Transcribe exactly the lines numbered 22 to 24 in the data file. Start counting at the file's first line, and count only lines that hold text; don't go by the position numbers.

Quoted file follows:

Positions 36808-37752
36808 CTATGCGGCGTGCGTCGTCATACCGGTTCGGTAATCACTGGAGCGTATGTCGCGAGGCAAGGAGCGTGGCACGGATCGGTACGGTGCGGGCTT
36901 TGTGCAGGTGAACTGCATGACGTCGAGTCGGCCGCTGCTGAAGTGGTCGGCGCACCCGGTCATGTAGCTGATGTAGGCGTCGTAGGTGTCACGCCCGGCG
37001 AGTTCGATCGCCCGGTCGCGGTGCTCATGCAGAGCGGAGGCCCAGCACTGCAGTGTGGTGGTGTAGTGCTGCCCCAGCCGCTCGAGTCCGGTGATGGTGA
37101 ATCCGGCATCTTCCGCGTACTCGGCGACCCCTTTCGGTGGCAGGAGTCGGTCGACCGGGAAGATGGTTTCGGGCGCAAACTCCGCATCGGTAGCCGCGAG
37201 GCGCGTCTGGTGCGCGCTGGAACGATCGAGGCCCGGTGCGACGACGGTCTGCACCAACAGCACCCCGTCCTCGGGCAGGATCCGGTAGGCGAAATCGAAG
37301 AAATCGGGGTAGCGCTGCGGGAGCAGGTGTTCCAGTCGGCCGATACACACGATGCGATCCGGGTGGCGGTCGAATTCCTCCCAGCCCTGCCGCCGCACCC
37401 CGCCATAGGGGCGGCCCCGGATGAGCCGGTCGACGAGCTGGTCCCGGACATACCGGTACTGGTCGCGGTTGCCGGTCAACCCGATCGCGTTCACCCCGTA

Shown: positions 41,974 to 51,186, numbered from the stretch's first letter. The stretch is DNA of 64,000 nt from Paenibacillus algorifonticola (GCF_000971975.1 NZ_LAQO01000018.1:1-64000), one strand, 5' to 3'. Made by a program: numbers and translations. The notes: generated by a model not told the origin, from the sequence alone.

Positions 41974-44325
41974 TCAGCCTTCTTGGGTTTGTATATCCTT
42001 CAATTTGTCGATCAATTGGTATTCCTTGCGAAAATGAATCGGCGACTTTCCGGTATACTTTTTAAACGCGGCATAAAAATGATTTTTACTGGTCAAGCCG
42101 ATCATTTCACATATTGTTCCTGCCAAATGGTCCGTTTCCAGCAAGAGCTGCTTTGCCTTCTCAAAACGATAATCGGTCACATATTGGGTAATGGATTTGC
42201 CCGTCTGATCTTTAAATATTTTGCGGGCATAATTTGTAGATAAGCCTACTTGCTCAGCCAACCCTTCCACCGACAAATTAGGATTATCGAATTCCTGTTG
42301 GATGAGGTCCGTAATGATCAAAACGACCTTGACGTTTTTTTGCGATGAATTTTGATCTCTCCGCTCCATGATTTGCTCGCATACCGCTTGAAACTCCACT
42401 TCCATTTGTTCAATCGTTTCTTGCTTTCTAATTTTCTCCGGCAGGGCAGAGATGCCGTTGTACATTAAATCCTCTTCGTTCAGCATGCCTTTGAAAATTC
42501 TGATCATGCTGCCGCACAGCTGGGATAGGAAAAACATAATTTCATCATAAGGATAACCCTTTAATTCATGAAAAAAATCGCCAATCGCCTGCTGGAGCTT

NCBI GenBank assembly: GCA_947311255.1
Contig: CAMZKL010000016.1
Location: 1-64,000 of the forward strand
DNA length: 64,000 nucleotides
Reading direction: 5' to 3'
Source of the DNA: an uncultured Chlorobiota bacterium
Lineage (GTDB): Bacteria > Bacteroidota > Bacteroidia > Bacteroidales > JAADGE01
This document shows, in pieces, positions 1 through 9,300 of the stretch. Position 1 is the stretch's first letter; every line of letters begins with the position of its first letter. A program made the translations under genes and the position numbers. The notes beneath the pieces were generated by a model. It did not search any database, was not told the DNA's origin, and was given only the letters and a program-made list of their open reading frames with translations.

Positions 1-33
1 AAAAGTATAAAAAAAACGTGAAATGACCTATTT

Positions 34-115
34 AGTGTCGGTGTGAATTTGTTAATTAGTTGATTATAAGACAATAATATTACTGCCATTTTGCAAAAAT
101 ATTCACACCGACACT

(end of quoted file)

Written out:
Reading direction: 5' to 3'
Source of the DNA: an uncultured Chlorobiota bacterium
Lineage (GTDB): Bacteria > Bacteroidota > Bacteroidia > Bacteroidales > JAADGE01